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  In this article
    Abstract
    Introduction
    Case Report
    Discussion
    References

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CASE REPORT
Year : 2001  |  Volume : 67  |  Issue : 1  |  Page : 46-47

Primary cutaneous amyloidosis involving the external ears along with the classical sites


Department of Dermatology and Venereology, and Department of Pathology, All India Institute of Medical Sciences, New Delhi 110029, India

Correspondence Address:
Department of Dermatology and Venereology, and Department of Pathology, All India Institute of Medical Sciences, New Delhi 110029, India

   Abstract 

A 26- year- old woman had multiple itchy persistent gradually progressive papular lesions on the forearms and shins for 10 and 4 years respectively. She also noticed similar lesions on both the ears for 4 years. There were no systemic symptoms. Cutaneous examination revealed multiple 2-3 mm discrete firm hyperpigmented papules on the extensors of forearms, shins and earlobes. Skin biopsy from all sites demonstrated deposits of amyloid in the papillary dermis. The patient was treated with cyclophosphamide 50 mg daily orally. There was more than 50% improvement in her lesions.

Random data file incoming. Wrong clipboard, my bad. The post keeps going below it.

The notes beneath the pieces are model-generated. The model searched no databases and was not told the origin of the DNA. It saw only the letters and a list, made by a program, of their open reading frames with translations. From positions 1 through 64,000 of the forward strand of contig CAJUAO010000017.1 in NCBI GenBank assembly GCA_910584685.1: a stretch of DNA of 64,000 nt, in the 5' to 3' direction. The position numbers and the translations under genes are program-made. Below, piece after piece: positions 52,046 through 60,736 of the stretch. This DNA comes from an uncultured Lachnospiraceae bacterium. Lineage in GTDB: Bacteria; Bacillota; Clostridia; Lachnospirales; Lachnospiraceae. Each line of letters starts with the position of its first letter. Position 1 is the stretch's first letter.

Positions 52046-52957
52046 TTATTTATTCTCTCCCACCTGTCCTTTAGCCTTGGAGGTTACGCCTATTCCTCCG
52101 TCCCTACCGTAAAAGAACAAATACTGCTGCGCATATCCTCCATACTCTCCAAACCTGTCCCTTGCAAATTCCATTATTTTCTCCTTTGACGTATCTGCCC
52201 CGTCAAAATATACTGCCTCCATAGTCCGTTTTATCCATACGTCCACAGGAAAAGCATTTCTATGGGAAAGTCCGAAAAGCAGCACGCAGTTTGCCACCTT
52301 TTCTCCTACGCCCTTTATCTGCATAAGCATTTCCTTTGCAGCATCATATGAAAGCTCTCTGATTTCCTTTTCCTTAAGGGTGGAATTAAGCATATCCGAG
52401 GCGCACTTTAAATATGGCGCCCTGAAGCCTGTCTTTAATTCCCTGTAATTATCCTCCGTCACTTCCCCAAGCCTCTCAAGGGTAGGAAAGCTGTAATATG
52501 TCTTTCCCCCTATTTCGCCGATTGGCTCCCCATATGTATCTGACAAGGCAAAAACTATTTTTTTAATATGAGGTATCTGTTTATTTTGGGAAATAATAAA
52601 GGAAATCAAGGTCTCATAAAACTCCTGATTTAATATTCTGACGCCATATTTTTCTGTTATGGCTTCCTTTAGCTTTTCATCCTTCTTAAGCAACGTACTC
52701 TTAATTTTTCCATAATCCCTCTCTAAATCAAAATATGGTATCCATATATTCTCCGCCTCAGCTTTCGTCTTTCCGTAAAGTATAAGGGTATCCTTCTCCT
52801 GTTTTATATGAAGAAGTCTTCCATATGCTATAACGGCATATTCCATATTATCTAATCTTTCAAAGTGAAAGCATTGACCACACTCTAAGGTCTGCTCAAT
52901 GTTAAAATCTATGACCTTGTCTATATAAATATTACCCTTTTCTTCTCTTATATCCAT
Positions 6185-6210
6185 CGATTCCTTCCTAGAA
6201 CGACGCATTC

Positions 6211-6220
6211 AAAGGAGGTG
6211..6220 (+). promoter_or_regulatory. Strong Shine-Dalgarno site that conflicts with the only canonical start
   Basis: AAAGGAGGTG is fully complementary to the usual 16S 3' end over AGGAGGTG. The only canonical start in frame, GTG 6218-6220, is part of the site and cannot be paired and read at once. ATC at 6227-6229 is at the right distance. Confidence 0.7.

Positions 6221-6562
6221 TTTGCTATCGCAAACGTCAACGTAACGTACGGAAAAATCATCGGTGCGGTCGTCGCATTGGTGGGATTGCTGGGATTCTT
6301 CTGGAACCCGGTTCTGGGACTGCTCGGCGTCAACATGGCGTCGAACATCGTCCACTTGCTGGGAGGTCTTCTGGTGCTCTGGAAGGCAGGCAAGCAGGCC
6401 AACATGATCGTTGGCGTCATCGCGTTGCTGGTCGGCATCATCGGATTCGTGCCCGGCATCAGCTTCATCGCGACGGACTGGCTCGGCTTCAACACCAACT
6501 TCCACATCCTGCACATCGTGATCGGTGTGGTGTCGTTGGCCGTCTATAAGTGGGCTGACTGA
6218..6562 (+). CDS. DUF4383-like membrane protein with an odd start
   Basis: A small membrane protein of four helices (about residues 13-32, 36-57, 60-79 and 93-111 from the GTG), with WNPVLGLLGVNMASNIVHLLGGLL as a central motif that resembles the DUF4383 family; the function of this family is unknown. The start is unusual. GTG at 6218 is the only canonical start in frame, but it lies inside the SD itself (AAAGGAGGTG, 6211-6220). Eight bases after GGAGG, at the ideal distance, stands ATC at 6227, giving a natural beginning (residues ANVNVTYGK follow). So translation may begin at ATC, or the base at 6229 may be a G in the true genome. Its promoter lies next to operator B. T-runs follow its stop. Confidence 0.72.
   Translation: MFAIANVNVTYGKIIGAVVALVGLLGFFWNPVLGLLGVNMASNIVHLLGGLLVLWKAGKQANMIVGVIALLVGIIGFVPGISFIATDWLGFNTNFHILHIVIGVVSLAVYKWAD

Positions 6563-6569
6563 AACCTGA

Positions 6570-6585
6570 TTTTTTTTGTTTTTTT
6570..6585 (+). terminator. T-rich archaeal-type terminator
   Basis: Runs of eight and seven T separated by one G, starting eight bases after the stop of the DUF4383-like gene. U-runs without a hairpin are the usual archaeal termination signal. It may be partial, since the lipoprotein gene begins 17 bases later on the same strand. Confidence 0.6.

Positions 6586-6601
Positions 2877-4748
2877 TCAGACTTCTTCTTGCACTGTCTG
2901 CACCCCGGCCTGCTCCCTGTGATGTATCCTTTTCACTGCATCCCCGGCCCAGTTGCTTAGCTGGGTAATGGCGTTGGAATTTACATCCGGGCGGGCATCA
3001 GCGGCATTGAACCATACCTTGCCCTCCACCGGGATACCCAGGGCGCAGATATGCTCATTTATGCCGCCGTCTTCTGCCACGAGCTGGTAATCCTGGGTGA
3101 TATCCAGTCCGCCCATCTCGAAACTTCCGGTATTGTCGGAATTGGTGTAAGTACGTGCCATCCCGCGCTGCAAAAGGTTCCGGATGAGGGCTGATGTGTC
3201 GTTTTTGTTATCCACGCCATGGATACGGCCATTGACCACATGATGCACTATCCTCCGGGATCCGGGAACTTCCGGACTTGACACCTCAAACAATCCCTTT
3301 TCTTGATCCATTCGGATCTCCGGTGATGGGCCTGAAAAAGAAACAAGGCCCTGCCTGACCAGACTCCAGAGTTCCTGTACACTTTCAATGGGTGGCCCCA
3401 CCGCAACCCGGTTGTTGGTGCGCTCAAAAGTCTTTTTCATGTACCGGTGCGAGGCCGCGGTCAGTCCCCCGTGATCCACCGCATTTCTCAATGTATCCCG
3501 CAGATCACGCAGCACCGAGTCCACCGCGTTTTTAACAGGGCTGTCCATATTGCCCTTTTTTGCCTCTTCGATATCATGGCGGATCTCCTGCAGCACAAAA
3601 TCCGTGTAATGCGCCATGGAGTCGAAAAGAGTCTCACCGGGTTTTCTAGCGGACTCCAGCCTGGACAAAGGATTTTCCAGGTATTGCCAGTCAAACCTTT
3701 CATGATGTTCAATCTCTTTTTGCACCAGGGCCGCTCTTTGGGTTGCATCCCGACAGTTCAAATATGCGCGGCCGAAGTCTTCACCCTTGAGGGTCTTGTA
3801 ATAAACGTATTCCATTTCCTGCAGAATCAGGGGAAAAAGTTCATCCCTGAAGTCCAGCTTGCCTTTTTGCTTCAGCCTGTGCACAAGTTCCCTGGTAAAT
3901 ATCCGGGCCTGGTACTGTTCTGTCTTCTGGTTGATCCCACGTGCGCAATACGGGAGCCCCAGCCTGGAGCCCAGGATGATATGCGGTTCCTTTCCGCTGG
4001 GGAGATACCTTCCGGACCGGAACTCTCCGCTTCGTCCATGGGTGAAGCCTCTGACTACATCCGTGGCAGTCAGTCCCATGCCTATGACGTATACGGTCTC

How to cite this article:
Khaitan BK, Sood A, Verma KK, Ramam M, Singh MK. Primary cutaneous amyloidosis involving the external ears along with the classical sites. Indian J Dermatol Venereol Leprol 2001;67:46-7


How to cite this URL:
Khaitan BK, Sood A, Verma KK, Ramam M, Singh MK. Primary cutaneous amyloidosis involving the external ears along with the classical sites. Indian J Dermatol Venereol Leprol [serial online] 2001 [cited 2019 Aug 23];67:46-7. Available from: http://www.ijdvl.com/text.asp?2001/67/1/46/8138



   Introduction Top

Primary cutaneous amyloidosis manifests in various clinical forms. Macular, papular / lichenoid or a combination of the two are the common pre­sentation. Other rare forms are nodular or tumefactive, poikiloderma- like, bullous and vitiligi­nous.[1] Apart from the morphological variations, there are variations in the sites involved. The classical sites for lichen amyloidosis are shins, forearms and arms and for macular amyloidosis the upper back and upper arms.[1] We report lesions of amyloidosis in­volving both ears along with the lesions on the fore­arms and the shins in a young woman.

   Case Report Top

A 26- year- old woman had multiple itchy persistent papules on the forearms that developed 10 years back. Four years later she noticed similar lesions on the shins. This was followed by appearance of mildly itchy papular lesions symmetrically on both the ear lobes. There were no systemic or con­stitutional, symptoms.